Another consideration for employers, and a good reason to consult legal counsel, is the unilateral changing of the terms of employment - if an employer creates a new mandatory vaccine policy. Since this vaccine requirement was not a condition of employment originally, if the new mandate is not reasonable, is not supported with an evidence-based approach as noted above and/or if the employee does not agree in writing, it can raise the risk of a constructive dismissal claim against the employer.
If a workplace does not contain high-risk populations, and business operations have continued throughout the pandemic without serious interruption through the use of alternative measures (detailed below), it may be difficult to justify a new mandatory vaccination requirement. As the pandemic eventually eases, it may be more reasonable to allow individuals who decline vaccination to continue working under alternative measures. However, taking a precautionary approach does not mean abandoning respect for employee privacy and human rights. A balancing approach is still required.
Provincial & Public Health Resources
- Some resources from Public Health Ontario: https://www.publichealthontario.ca/en/diseases-and-conditions/infectious-diseases/respiratory-diseases/novel-coronavirus/workplace-resources
- Workplace rules/precautions for safety against COVID from Public Health Ontario: https://www.ontario.ca/page/resources-prevent-covid-19-workplace
- Guidance Fact sheet from the City of Toronto for Employers: https://www.toronto.ca/wp-content/uploads/2020/03/9538-Fact-Sheet-for-Workplaces-Non-Healthcare_final.pdf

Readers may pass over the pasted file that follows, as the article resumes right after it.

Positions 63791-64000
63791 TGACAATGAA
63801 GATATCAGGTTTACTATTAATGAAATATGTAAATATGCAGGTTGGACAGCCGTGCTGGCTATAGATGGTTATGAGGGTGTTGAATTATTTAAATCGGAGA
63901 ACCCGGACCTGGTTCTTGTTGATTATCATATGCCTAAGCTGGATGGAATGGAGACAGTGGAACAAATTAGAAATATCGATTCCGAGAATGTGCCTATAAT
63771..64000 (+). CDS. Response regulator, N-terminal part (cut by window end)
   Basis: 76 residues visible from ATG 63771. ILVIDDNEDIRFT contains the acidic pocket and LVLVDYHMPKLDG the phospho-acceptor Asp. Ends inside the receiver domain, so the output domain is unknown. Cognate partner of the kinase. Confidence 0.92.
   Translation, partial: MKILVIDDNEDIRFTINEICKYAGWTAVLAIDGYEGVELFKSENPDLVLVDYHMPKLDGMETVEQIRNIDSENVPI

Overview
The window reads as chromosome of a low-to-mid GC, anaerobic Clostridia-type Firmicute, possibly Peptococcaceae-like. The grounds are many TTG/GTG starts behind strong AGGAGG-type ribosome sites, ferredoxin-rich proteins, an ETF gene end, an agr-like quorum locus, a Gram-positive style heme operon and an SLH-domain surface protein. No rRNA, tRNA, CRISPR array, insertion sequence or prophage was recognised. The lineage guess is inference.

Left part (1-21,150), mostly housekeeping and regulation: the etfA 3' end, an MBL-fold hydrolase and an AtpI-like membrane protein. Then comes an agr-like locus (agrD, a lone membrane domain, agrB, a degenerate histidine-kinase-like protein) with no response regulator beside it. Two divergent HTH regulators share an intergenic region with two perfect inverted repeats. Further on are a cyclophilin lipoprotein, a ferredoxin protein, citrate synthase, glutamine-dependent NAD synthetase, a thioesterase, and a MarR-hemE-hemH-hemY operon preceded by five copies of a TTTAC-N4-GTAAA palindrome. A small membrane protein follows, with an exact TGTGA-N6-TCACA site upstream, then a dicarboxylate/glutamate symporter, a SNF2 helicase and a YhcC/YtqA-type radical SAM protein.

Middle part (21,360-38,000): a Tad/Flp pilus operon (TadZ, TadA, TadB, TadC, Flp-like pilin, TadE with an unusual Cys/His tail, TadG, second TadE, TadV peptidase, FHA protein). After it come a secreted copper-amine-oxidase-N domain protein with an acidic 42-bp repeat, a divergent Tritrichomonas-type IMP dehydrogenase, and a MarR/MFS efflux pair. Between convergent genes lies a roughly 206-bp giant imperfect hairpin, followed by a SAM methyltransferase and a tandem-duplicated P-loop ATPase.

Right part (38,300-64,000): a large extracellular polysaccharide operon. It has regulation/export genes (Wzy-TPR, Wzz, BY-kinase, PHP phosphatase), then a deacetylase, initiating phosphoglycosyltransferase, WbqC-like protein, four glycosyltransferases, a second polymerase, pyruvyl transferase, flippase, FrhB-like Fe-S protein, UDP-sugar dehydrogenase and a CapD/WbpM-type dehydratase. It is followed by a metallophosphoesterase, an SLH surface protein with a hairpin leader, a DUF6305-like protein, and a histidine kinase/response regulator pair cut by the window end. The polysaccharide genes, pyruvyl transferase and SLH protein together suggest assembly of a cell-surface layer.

- Public Health resources to prevent COVID-19 in the workplace: https://www.ontario.ca/page/resources-prevent-covid-19-workplace
- Additional information & Resources on COVID19: https://www.publichealthontario.ca/-/media/documents/ncov/ncov-daily-lit.pdf?sc_lang=en
Suggested Workplace/Business best practice measures to follow:
- Implement and follow a screening protocol posted on the workplace office doors and advise employees to stay home/self-isolate if they have symptoms as detailed in the screening protocol. advise them that they'll need to let you (employer) know immediately if they need to stay home/self-Isolate, (you can use the online provincial screening tool or download a pdf to use offline)
- Maintain a sign in sheet & require employees to sign in for each shift when they’re in the workspace/office. This will help with contact tracing if needed,
- Require employees to actively wearing a mask/face covering, and/or use other PPE as necessary, while inside the workplace and while performing your job functions. This will mitigate spread,
- Provide and recommend that employees utilize disinfectants/cleaners/paper towels to clean active use surfaces which they may use regularly,
- Strongly recommend employees washing their hands frequently and use hand sanitizing stations, to maintain hygiene and minimize transmission risks,
- Ensure that employees are appropriately social distancing as necessary while going about your job tasks.
- Encourage all employees to get the COVID vaccine after consulting with their respective family physician or healthcare professional. This will not only significantly reduce chances of contacting COVID19, but will also help protect family, loved ones, friends, co-workers and clients.
Need more help and guidance?
As a Beneplan member, if you’d like to discuss or get additional guidance on this topic, or any other HR issues, you can call the complimentary HR Advice helpline provided by Beneplan for its members, or via email at firstname.lastname@example.org. You also have access to "HR Toolkit" resources and templates available to you. Speak to the HR advice helpline for details.